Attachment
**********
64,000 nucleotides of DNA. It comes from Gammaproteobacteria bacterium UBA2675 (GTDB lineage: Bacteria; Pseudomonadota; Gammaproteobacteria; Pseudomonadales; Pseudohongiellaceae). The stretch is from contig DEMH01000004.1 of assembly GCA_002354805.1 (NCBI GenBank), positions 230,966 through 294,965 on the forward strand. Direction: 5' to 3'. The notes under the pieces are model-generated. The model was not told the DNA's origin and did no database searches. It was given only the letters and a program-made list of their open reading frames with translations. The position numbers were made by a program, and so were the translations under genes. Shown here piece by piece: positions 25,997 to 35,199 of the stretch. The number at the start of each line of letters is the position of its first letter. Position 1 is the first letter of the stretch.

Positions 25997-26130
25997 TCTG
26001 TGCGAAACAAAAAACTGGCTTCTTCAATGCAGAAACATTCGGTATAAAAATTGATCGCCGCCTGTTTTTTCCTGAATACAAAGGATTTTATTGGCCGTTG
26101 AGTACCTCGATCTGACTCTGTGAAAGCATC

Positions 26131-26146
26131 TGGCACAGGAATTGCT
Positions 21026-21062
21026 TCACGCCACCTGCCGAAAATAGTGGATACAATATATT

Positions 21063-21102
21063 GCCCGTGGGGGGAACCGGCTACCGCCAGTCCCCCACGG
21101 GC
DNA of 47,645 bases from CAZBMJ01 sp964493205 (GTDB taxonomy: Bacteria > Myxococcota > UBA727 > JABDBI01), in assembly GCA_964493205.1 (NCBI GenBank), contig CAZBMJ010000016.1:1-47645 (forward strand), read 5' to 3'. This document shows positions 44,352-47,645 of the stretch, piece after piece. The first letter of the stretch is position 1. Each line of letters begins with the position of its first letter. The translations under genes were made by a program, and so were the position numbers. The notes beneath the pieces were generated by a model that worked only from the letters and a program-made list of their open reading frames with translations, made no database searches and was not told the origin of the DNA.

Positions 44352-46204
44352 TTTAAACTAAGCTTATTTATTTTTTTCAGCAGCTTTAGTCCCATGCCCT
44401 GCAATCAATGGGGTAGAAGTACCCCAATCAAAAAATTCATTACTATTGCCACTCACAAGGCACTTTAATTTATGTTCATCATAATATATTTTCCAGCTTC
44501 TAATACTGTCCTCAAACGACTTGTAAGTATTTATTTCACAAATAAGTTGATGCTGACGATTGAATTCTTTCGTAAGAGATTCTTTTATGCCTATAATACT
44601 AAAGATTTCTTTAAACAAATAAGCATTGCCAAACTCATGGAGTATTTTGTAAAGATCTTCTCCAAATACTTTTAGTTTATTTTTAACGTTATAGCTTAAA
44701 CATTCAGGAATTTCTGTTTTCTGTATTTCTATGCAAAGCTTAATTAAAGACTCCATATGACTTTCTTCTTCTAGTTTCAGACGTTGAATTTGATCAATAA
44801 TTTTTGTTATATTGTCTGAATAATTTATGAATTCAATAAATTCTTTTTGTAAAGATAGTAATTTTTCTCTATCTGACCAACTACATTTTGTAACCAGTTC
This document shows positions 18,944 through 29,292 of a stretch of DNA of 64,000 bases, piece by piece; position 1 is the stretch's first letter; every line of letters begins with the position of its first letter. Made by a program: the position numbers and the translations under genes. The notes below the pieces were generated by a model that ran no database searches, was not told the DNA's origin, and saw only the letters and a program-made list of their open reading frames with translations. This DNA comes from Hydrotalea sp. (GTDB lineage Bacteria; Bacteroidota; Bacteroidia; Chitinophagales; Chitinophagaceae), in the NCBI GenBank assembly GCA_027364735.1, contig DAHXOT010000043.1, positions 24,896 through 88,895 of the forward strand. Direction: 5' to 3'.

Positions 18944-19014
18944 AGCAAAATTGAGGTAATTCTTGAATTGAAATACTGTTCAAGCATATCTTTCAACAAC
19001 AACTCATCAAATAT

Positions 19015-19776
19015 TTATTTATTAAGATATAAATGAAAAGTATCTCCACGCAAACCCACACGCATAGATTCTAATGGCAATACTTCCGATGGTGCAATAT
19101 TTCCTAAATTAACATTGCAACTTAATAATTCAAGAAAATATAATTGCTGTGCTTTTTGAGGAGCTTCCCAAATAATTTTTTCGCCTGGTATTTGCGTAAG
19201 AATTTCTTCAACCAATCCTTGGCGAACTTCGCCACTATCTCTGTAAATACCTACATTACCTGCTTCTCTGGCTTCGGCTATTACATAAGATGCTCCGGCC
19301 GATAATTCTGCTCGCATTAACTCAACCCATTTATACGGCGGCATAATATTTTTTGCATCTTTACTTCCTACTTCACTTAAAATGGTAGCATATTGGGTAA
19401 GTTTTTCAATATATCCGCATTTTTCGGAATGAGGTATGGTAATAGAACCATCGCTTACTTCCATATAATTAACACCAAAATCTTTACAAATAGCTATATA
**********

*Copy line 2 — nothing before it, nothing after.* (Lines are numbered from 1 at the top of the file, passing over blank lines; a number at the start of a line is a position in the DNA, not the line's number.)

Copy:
Positions 25997-26130